moda vivendi

I'm just talking to myself. We do that sometimes, me and myself.


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Social media needs to be social

This was originally posted over at theBrewRoom blog.

Sometimes, it’s easy to forget that social media is, in fact, social.  Every time that certain car commercial comes on (you know, with the rep reading tweets and their hashtags), someone in the room with me asks, “What’s a hashtag?”  It’s a link to all the tweets in the world with said hashtag.  Then the inevitable, “But…..why?”  So you can see what people are saying (and jump into the conversation, of course)!  We’re so focused on using the Internet to throw information out into the universe that we forget the best way to use it; no one wants to be talked at, they want to converse.  Social media, and the marketing that goes with it, is virtual word of mouth.  It’s a conversation.  There are peoplBill Lumberghe constantly talking with and engaging other people.  If you want your business to be successful, you need to engage as well.

Let’s say I work somewhere like “Office Space.”  I have 3-5 on any given day asking me to tweet something, usually a promotion.  Of course, they all think  their message is the most important one to disseminate (so it must be posted NOW).  Well, when you overload people with text and they aren’t getting anything meaningful out of it, guess what will happen to your message? It’ll get tuned out (or they’ll just unfollow you period).  Now, when Lumbergh comes back 5 minutes later to ask if anyone is talking about it, he’ll be let down because the answer is no.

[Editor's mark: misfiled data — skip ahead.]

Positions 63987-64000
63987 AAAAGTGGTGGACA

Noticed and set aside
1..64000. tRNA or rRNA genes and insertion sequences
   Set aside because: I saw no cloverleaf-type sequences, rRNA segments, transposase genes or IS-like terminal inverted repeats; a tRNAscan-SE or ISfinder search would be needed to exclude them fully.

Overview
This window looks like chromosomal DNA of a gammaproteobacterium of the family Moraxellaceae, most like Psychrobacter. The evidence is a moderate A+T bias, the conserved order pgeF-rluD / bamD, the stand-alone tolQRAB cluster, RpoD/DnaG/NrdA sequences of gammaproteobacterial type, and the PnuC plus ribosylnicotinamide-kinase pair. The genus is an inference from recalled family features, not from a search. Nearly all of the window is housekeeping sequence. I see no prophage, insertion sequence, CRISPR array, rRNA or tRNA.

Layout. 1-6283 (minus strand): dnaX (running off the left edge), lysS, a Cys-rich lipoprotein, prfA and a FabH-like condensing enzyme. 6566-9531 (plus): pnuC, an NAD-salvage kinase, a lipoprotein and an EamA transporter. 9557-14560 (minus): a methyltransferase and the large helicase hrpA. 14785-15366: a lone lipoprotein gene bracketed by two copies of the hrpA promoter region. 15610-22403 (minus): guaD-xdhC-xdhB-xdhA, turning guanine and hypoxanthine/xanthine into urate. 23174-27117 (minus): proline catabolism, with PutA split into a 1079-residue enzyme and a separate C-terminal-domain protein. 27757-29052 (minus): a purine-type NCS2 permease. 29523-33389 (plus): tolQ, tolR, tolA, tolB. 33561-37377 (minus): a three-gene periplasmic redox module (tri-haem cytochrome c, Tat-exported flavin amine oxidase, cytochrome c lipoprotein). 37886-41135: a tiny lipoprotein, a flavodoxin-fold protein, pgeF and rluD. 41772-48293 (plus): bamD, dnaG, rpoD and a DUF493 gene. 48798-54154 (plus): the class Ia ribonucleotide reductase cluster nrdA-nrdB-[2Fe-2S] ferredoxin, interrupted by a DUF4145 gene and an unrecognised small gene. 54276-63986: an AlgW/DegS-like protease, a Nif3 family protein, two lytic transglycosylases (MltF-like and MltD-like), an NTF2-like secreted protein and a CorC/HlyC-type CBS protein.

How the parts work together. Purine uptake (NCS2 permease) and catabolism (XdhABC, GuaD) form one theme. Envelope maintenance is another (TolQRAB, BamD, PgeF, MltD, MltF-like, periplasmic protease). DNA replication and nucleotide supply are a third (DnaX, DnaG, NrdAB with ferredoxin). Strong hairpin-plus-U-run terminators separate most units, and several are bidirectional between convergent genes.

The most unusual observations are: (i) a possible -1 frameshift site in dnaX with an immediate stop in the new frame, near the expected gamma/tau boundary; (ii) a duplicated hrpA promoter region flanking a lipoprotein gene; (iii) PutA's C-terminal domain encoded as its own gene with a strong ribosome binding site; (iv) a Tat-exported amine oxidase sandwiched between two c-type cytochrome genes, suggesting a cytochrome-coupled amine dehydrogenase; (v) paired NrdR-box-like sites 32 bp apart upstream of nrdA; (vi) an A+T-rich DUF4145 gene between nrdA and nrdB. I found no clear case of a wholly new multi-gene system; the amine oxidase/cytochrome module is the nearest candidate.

Long story short: be social.  Show you care about the community that you’ve built:

  • Ask questions.
  • Answer questions.
  • Include comments when you retweet whenever possible.
  • If you need to promote services or events, do it in a way that’s natural and not pushy.
  • Mention people to get the conversation going if you have a piece of information that you think is of interest to them (just don’t be spammy; no one likes that).